However, strength and endurance athletes each have similar protein needs, with the only difference being how the body uses the protein in relation to different training regimens. While the protein consumed by strength athletes is primarily used to build muscle, it is used by endurance athletes for muscle repair and other functions related to the effects of prolonged training. Because protein improves endurance performance in a variety of ways, false beliefs resulting in low protein intake are detrimental to the athlete. 

2. High-intensity Athletes

High-intensity athletes seek to perfect technique and train their muscles to perform the powerful functional movements necessary to their sport. They engage in activity that consists of repeated bouts of short intense exercise. Such activity draws on the anaerobic system to make energy. 

In contrast to the aerobic system, the anaerobic system is able to make muscle energy in the absence of oxygen. Although this system is able to rapidly produce the energy needed to drive intense bursts of activity, it cannot be relied upon for extended periods of time—less than a 2 minute maximum. 

The primary goal of high-intensity athletes is to improve performance by perfecting technique and increasing speed, strength, and agility. This requires developing muscle memory for optimally performing a sport-specific movement. It also requires increasing the speed and force with which a muscle contracts, optimizing the lean muscle to fat ratio, and raising the anaerobic threshold. Supplying the body with adequate protein is essential for improving the performance of high-intensity athletes, as protein plays a key role in muscular development and fat loss, and may even beneficially influence factors that affect the anaerobic system.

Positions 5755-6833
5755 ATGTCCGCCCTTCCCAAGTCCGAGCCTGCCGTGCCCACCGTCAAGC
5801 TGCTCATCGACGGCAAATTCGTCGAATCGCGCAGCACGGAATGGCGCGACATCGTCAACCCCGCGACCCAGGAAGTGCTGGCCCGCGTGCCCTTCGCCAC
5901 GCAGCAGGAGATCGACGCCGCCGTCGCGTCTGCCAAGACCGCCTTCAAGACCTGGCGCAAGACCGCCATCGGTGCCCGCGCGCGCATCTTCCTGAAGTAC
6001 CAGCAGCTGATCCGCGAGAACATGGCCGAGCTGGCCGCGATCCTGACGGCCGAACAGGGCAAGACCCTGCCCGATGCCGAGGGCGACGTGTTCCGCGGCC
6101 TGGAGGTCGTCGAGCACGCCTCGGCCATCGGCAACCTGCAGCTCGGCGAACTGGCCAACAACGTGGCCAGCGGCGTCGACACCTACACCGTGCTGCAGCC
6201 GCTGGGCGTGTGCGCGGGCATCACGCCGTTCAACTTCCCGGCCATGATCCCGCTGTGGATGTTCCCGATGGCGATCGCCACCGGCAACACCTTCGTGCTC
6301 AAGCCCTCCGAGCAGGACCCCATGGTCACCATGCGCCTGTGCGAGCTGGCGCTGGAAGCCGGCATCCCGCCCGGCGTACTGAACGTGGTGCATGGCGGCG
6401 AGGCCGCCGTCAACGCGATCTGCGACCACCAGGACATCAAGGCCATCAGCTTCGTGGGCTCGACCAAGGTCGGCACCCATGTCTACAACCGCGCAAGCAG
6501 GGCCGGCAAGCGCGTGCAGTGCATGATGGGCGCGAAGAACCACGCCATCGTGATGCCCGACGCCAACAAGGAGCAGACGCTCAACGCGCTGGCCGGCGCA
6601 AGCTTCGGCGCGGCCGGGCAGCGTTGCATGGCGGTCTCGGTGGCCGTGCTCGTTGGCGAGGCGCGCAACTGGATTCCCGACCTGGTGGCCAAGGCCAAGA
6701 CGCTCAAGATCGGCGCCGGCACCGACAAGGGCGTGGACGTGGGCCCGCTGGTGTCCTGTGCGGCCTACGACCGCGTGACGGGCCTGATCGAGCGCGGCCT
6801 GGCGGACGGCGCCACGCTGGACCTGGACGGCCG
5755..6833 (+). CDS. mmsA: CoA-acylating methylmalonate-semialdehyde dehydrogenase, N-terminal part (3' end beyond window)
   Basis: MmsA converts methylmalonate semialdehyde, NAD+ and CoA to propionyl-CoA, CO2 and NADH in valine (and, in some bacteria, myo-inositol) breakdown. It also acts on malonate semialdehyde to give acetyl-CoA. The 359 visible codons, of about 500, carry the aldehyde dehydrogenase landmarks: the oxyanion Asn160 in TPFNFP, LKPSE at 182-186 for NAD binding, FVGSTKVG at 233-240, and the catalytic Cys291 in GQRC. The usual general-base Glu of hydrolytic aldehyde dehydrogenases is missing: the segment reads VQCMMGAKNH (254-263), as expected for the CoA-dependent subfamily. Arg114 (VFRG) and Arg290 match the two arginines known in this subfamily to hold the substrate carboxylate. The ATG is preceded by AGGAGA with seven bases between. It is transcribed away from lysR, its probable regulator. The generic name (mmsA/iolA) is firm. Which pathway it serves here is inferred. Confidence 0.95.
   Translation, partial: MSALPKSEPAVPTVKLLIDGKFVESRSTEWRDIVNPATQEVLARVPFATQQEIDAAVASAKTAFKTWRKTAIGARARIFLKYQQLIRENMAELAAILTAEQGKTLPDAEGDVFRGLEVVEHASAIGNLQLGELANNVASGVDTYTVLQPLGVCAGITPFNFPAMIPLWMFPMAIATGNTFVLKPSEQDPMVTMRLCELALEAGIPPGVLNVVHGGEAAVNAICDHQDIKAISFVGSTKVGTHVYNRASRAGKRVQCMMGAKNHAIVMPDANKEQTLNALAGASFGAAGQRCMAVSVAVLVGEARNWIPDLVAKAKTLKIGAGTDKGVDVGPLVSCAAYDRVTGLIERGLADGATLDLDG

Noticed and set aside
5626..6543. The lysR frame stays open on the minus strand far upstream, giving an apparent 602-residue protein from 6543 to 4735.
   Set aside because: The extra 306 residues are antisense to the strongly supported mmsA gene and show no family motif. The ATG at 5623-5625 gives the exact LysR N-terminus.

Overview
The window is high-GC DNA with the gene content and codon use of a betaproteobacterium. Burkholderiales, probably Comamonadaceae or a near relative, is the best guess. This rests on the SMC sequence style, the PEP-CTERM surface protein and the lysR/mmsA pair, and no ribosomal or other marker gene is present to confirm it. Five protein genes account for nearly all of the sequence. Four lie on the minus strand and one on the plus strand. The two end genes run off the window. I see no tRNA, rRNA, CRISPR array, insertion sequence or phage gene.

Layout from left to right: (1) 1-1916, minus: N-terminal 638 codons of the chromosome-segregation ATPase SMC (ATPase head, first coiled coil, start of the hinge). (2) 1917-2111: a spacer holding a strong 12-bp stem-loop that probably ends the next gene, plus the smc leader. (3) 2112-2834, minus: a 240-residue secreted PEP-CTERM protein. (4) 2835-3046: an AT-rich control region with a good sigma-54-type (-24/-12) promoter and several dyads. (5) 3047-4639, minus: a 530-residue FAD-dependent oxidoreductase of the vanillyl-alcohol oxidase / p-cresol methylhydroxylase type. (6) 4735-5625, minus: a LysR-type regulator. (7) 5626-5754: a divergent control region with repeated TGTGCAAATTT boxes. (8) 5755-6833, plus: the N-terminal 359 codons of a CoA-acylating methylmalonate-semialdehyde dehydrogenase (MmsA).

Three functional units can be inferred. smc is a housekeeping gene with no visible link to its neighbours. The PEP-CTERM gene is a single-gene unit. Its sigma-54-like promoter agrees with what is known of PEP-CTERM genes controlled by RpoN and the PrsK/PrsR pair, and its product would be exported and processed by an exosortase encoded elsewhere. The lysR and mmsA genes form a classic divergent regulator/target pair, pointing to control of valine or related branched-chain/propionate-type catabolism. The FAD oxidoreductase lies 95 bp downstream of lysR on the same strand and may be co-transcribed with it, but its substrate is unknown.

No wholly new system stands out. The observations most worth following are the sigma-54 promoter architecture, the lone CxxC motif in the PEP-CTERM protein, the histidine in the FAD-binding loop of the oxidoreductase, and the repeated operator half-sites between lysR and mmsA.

Protein is the primary substrate used by muscle to achieve the optimal physical adaptations that enhance high-intensity performance. Following a strenuous workout, the body is very sensitive to the effects of protein in stimulating muscle synthesis. Eating protein during the post-exercise period promotes the synthesis of new muscle fiber proteins and an increase in contractile muscle proteins, resulting in greater strength and speed (2). 

3. Strength Athletes

Strength athletes share the same goal as high-intensity athletes in improving strength, but they place a particular emphasis on aesthetics, seeking to achieve optimal muscular proportion while maximizing muscle size and definition. 

Because lifting weights primes the muscles for growth, resistance training is the central component in the work-out regimen of the strength athlete. Like high-intensity athletes, strength athletes draw on the anaerobic system to get the energy they need to fuel their grueling resistance workouts. High protein intake has always been a central component of the dietary strategy used by strength athletes, as they have long recognized its value in promoting muscle synthesis.